Maestro Markus Stenz and his Cologne Gürzenich Orchestra were in the midst of a complete Mahler symphony cycle when they recorded this First Symphony, and by the look of things, they appear to have the hang of it.
Austrian composer and conductor Gustav Mahler (1860-1911) completed his Symphony No. 1 in D major in 1888, and it was a few years after the composer’s death that fellow Austrian composer Arnold Schonberg suggested that it encapsulated all that Mahler would elaborate upon in his later music. Mahler said he was trying to describe in the work a progression of his protagonist facing life from the lighter moments of youth to the darker years of maturity. Indeed, Mahler initially didn’t even want to call it a symphony but rather a tone poem, giving each movement a title it was so programmatic.
Anyway, the first movement, “Spring without End,” characterizes youth in the symbolic awakening of Nature from a long spring. Stenz evokes the mists of dawn quite well, never pushing too hard. Then as he is developing the whole youth vs. the vicissitudes of life business in properly dramatic fashion, we find Stenz handling things gently, too, with a nicely relaxed feeling, never pushing headlong into a rush.
In the second movement Scherzo, “With Full Sail,” Mahler is in one of his early mock-sentimental moods, displaying an exuberance that he may or may not have meant to be ironic. Stenz keeps it that way, although perhaps takes it a tad too dreamily, even if his pace is relatively quick.
The third movement, an intentionally awkward funeral march, depicts a hunter’s fairy-tale burial, and it comes off as a sort of typical Mahler parody. It may be the young man of the narrative’s first glimpse of death, possibly a recollection by Mahler of one of his own youthful encounters with the death of a loved one. Stenz’s way with it is maybe a touch too superficial, but it still carries weight after its own bizarre Mahlerian fashion.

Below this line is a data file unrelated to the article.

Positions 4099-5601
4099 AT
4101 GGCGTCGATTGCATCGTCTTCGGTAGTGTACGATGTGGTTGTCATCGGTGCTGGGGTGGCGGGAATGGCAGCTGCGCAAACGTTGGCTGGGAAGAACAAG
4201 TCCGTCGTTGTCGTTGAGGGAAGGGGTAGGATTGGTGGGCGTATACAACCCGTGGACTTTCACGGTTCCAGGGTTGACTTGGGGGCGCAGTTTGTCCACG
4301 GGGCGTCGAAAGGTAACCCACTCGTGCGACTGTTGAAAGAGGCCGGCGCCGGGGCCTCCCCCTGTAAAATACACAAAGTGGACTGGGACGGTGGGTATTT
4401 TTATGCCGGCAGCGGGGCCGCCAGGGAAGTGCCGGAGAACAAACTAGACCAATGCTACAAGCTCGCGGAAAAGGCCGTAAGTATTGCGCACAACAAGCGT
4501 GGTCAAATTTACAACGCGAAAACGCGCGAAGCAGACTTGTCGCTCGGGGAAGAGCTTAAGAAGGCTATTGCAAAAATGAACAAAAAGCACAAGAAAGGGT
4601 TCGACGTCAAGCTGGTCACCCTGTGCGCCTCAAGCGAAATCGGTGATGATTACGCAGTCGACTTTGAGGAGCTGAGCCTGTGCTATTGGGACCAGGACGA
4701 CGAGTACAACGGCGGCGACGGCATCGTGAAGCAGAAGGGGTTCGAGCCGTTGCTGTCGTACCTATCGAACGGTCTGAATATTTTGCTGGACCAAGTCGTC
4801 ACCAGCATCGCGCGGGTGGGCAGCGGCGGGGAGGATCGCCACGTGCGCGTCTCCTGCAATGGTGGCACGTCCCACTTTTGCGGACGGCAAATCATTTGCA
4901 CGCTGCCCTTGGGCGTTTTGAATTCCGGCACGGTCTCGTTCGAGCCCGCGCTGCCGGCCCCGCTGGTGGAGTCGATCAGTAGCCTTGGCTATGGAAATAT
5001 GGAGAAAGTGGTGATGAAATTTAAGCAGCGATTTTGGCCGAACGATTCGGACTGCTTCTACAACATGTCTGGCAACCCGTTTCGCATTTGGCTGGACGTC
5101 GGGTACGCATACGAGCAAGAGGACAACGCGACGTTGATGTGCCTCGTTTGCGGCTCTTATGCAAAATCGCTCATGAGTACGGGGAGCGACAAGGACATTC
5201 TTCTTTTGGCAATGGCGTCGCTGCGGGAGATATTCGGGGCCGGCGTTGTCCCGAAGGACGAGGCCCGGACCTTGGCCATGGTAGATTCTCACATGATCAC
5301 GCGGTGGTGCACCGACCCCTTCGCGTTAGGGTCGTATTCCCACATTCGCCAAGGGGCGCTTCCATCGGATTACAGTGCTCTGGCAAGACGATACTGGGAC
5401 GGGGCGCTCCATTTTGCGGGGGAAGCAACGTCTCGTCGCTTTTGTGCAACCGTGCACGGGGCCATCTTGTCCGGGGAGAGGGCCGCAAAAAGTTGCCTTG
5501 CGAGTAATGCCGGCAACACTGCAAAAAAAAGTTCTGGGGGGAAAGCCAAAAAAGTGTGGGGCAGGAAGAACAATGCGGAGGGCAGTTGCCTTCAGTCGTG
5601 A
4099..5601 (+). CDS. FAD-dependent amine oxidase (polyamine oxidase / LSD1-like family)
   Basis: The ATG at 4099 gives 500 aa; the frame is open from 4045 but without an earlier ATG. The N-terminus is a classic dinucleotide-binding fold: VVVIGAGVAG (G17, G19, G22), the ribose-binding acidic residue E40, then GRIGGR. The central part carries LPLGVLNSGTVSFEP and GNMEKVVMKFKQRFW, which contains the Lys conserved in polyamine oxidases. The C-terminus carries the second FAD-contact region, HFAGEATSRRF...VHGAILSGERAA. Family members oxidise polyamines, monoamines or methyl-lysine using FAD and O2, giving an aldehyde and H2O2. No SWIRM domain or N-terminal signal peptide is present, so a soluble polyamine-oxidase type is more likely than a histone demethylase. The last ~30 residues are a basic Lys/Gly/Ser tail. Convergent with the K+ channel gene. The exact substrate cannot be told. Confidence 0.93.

In the finale, Mahler conveys the panic “of a deeply wounded heart,” as the central figure faces the suffering of life and fate. Nevertheless, Mahler, ever the spiritual optimist, wanted Man to triumph in the end, even though how Man will succeed is open to question. Here, in the final twenty minutes, Mahler pulls out all the stops and puts the orchestra into full swing. I have to admit that despite all the energy Stenz and his players invest in this last segment, I would have liked hearing more individual expressiveness from them. Instead, while their music-making is undoubtedly exciting, it never seems to catch fire the way the performances of Solti (Decca), Mackerras (EMI), Horenstein (Unicorn), Bernstein (DG), and others do.
So what we get from Stenz is a robust, well-ordered, well-structured First Symphony without quite the insight, introspection, or sheer emotional boldness of the very best interpretations. I have no reservations, however, about saying it’s worth a listen, particularly if you’ve heard and enjoyed Stenz’s previous Mahler symphony recordings.
Made in the Cologne Philharmonic Hall in 2011, the sound of this hybrid stereo/multichannel SACD does a good job capturing the warm, sweet resonance of the acoustic. At the same time, it also appears reasonably clear and natural, with a modest degree of orchestral depth even in the two-channel mode to which I listened through an SACD player. In addition, a fairly taut dynamic impact and modestly deep bass help provide the music a lifelike quality, especially in the SACD layer.